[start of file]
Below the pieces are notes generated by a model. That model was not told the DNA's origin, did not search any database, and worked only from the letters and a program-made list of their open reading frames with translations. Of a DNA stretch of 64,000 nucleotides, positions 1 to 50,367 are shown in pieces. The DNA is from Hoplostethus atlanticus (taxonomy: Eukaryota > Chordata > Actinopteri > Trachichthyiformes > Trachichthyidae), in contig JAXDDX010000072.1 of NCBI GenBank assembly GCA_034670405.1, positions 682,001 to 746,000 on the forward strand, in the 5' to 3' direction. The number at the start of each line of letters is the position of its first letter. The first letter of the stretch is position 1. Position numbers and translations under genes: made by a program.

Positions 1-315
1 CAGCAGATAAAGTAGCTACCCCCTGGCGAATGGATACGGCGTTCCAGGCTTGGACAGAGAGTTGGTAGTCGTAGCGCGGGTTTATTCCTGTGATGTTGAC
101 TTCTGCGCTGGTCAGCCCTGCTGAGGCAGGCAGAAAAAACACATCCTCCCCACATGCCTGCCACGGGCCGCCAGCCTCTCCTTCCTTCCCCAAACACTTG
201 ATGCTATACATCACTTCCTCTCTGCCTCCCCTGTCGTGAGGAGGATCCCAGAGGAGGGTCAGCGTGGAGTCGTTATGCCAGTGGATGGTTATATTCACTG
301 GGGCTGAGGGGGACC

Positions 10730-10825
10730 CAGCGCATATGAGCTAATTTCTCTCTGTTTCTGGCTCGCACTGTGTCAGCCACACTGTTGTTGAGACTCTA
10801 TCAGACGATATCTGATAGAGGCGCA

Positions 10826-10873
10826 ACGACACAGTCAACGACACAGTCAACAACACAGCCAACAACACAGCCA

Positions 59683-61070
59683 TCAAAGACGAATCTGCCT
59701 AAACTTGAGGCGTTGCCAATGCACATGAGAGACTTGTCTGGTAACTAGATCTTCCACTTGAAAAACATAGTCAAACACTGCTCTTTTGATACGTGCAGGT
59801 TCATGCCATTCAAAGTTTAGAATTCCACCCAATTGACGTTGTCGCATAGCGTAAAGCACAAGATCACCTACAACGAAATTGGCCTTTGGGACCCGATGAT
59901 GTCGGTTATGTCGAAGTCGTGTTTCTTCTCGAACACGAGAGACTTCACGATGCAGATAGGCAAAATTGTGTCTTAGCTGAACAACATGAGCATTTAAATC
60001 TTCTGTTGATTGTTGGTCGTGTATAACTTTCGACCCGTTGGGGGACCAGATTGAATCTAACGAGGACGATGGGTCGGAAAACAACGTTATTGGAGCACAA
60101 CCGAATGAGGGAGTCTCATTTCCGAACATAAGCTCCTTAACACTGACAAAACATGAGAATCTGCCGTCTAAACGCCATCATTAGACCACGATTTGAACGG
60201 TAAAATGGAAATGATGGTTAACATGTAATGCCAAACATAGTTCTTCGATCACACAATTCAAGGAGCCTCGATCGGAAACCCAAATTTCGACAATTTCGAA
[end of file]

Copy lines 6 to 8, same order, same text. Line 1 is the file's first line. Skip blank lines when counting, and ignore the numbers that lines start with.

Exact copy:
301 GGGCTGAGGGGGACC

Positions 10730-10825
10730 CAGCGCATATGAGCTAATTTCTCTCTGTTTCTGGCTCGCACTGTGTCAGCCACACTGTTGTTGAGACTCTA